A complex and compelling bilingual play that examines the intersections of queerness and Indian-American identity.
hen Indian-American graduate student Choton travels from the U.S. to his family’s home city of Kolkata to film interviews with the local queer community, he relishes acting as the local expert, especially in his role as interpreter between Bangla and English for his filmmaker boyfriend. Soon, though, Choton starts to question not only what he thinks he knows about queerness in India, but what both queerness and his Indian heritage mean for him. When a rediscovered roll of film reveals surprisingly intimate photographs of Choton’s austere grandfather (taken by whom?), Choton’s understanding of his family, both living and dead, starts to unravel. What follows is a mesmerizing examination of intercultural identity, asking audiences to reconsider what we mean when we call a place home.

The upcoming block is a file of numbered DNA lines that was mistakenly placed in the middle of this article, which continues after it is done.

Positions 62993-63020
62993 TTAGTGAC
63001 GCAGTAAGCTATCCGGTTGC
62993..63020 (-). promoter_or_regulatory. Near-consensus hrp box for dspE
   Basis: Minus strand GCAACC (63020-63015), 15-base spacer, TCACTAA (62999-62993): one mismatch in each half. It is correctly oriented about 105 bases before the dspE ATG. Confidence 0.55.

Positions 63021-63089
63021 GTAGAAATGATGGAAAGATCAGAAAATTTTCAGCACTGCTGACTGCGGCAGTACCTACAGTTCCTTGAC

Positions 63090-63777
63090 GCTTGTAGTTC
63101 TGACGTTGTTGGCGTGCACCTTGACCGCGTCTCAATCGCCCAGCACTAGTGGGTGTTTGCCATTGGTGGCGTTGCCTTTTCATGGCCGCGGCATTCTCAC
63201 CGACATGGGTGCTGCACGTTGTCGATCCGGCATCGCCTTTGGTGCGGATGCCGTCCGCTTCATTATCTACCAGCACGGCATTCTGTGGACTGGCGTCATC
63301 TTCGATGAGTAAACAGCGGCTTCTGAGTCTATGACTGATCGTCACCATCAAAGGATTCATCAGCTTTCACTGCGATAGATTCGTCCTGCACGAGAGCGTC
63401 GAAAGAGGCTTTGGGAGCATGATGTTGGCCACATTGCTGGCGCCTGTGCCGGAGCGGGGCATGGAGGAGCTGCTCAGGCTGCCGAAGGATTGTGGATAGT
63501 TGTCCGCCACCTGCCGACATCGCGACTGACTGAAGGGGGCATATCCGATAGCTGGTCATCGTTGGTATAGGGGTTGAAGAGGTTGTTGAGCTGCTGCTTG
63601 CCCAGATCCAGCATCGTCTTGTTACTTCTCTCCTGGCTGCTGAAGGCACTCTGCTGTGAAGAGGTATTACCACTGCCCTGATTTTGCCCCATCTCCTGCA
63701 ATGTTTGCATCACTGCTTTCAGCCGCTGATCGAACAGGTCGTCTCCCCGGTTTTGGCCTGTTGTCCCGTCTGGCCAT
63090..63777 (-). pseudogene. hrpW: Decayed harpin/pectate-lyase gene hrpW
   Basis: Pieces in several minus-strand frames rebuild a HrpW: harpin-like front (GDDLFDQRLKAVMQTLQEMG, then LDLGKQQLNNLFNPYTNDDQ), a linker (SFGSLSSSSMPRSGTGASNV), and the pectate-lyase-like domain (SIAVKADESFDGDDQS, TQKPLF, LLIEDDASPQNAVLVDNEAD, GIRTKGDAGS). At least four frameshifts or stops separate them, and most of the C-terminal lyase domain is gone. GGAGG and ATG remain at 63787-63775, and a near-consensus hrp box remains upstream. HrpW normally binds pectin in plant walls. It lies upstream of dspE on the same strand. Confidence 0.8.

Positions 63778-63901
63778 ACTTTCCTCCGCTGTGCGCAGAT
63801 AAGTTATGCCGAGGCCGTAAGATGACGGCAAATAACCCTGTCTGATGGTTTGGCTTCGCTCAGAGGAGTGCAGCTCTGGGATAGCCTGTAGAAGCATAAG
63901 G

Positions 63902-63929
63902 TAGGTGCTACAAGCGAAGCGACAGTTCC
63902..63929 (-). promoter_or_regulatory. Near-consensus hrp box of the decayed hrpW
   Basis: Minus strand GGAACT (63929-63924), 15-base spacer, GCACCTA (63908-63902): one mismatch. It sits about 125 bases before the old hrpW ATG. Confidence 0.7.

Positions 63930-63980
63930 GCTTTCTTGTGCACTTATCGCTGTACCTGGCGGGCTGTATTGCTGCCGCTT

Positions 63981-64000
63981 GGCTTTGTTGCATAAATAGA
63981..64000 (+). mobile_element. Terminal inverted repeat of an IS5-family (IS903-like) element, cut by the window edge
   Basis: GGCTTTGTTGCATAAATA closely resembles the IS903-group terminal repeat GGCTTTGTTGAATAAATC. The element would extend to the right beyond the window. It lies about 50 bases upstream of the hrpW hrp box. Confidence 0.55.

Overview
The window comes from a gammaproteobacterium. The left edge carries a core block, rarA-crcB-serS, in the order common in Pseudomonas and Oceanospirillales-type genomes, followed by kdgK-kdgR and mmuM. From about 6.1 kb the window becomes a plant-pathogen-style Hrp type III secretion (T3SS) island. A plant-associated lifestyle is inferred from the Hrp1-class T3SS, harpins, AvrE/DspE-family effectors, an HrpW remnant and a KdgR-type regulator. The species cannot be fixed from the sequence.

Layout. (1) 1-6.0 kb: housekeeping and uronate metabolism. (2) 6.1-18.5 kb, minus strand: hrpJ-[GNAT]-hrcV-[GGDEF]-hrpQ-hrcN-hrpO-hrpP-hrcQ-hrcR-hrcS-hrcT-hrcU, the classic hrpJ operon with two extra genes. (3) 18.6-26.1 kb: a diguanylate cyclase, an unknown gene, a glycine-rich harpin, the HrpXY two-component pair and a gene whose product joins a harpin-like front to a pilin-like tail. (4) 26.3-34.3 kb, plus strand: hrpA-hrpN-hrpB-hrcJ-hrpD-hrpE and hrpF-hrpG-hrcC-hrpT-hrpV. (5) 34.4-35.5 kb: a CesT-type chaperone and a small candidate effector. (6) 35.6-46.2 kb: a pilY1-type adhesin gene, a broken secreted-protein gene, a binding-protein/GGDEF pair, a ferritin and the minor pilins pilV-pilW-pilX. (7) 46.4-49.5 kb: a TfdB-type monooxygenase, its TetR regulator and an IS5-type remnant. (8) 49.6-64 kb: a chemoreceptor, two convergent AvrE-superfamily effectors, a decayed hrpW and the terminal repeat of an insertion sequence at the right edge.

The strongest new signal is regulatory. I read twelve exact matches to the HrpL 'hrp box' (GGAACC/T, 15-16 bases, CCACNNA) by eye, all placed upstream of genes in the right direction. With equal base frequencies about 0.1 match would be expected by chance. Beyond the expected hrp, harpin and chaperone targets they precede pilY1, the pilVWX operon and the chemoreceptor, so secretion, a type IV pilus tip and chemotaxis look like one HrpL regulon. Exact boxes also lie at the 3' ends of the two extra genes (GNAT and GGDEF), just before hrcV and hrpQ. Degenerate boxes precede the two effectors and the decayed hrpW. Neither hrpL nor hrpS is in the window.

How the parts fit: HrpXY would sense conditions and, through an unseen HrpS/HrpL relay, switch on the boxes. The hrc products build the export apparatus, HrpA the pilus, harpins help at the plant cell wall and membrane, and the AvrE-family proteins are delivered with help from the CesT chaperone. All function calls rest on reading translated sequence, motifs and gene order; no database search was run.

“One can walk away from Public Obscenities having experienced it not as a story but as the everyday texture of the characters’ lives, and the thick tapestry of themes that Chowdhury weaves around them—about the difficulty of communicating and of love, about the struggles to overcome strictures of caste and gender and sexuality, about memory and loss, longing and belonging.”- New York Theater
“It is a testament to Shayok Misha Chowdhury’s gifts as a writer that he is able to evoke as many themes, histories and possibilities as he does in Public Obscenities, and leave his audience not dazed or frustrated, but longing for even more… Chowdhury is a writer with great promise who, with Public Obscenities, may have found himself on the brink of greatness.”- New York Times
“An absolute stunner.”- The Wrap